Carolina Parent Magazine: I think that just about wraps up our chat! Thank you Happy and Lyn of Montessori Children’s House of Durham for sharing their time with us to answer reader questions (and ours too)! Lots of great information to digest. Thank you!
Montessori Children’s House of Durham: That was a lot of fun! Thanks to Carolina Parent for providing the opportunity to chat. -Happy and Lyn
And here are some questions that we didn’t get to in the chat, but that Happy was able to provide an answer for:
How do the children get lessons?
In several ways. Most Montessori classrooms present at least one lesson each day to the entire class. Other lessons are presented to smaller groups, according to their skill level (making plurals out of words that end in ‘–y’, for instance). Individual children come and ask for a lesson throughout the day. Most importantly, the teachers are constantly circulating through the room, and helping students with the next step, or re-presenting a lesson that needs reinforcing, or inviting a child to an area of the classroom they haven’t spent much time in lately.
How far up (in grades) do you go?
At MCHD, we start with our terrific Toddlers (18 months and up), and go through the 6th grade.
Who qualifies to be accepted as a Montessori student?
Any child does! There are programs for infants up to high school in the Triangle.
Are all Montessori Schools 100% private pay?
No. There are private, public, and charter Montessori schools across the Triangle. We started a regional organization, the Triangle Montessori Schools Association, to help parents find the school that fits their family best. Many private schools offer some kind of tuition aid.
What makes Montessori a better education choice for my child than traditional private or pubic schools?
Montessori children learn, and act as responsible citizens, because they want to, not because of external rewards or motivators. Because they experience, from very young ages, the pleasure of learning for its own sake, they love it, and always seek more. They understand that as a classroom, they can accomplish more by working together rather than competing with each other. These are skills that make every person successful throughout life. Look at what employers are seeking in prospective employees, and you will see the characteristics that Montessori schools develop.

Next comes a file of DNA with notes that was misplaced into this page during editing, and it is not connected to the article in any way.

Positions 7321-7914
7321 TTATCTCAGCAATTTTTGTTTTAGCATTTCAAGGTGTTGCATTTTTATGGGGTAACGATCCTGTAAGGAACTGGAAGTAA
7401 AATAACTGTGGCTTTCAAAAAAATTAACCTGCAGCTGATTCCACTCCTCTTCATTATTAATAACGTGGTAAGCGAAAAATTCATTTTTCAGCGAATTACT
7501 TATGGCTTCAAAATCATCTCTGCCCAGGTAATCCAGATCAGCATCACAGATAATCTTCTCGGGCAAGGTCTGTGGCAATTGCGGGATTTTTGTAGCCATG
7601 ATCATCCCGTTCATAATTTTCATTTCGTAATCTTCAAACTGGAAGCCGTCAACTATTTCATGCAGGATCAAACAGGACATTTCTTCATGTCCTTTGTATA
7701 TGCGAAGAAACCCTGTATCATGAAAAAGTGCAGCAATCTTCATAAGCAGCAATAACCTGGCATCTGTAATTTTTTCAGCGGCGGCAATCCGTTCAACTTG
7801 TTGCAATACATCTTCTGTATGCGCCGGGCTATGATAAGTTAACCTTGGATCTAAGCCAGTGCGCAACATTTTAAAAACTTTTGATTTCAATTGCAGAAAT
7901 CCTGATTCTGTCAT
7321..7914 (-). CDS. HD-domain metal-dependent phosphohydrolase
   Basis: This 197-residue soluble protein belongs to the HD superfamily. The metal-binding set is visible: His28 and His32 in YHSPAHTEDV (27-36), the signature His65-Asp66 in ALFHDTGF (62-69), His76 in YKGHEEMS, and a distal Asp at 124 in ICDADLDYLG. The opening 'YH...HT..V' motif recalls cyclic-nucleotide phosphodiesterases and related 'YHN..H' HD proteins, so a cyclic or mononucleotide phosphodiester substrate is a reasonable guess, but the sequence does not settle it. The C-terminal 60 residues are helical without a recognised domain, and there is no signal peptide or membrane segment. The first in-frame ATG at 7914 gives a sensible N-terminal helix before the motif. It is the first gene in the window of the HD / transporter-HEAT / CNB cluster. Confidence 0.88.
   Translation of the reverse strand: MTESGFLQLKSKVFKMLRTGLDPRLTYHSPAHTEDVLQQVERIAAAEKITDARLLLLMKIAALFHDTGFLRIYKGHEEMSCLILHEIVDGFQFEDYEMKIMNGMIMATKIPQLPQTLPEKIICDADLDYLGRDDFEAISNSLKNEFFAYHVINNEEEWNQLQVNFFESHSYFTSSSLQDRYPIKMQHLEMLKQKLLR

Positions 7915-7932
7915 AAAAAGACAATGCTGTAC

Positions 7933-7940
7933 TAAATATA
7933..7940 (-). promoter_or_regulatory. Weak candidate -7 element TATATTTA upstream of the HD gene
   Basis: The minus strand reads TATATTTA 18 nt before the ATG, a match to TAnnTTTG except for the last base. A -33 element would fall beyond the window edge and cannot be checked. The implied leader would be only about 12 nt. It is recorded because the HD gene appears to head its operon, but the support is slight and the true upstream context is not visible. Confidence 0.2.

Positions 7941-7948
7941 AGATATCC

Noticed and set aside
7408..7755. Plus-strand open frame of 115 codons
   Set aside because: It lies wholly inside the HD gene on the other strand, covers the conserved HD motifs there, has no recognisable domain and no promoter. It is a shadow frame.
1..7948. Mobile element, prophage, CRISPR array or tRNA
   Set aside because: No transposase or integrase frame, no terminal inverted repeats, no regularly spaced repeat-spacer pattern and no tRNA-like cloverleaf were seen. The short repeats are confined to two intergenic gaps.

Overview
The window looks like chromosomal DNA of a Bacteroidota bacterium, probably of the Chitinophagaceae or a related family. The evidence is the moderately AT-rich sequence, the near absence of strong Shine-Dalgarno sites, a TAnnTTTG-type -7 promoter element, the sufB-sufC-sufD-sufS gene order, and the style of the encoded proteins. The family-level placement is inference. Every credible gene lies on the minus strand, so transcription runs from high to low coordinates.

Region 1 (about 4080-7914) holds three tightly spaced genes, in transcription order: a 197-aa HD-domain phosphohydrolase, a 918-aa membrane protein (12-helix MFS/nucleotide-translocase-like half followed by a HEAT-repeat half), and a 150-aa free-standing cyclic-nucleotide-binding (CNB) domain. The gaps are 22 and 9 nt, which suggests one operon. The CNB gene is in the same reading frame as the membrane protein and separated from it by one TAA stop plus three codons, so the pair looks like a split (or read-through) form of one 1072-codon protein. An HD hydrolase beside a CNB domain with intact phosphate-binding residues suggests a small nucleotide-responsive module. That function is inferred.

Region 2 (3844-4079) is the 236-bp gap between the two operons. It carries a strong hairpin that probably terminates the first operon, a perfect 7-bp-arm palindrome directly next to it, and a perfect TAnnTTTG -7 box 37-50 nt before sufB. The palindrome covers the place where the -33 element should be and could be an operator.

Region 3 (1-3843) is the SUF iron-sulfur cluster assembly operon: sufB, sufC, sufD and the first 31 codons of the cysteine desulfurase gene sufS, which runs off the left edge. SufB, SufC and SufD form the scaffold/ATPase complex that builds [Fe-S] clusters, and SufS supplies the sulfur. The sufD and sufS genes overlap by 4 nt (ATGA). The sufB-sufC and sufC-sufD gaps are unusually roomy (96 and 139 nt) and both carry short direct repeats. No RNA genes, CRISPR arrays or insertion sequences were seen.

What’s the reason you have most often heard from parents about why they’re choosing a Montessori education?
Because they want the individualized education. If their child is a fast learner, or needs time to ‘figure it out for themself,’ or just has to include an element of art in every assignment, their teacher will adapt her lessons to this unique, individual learner. Their child will progress through the curriculum at exactly the right pace for him or her, every week and every year.
What role is there for the arts in a typical Montessori program?
A central role! Art and music is a choice every day in every classroom at our school. Children are joyous, creative, expressive people! From grades Kindergarten through Sixth at MCHD, students also work with our Art teacher to learn technique, art history, and that they are, every one, an artist. Our After School offerings include drama, music of various kinds, movement, philosophy, and more art.
Is it difficult to switch from an elementary and middle Montessori program into a mainstream high school program? How do teenagers fare with that?
Montessori students are able to take charge of their learning (“could you offer a course in Russian history? I’m interested in that”), have great executive function skills, and they know a LOT! (any child older than 4 can tell you what an isthmus is) They also have learned as much about how to resolve conflicts, speak up for themselves, and care for others. We hear that they typically take on leadership roles in their new school.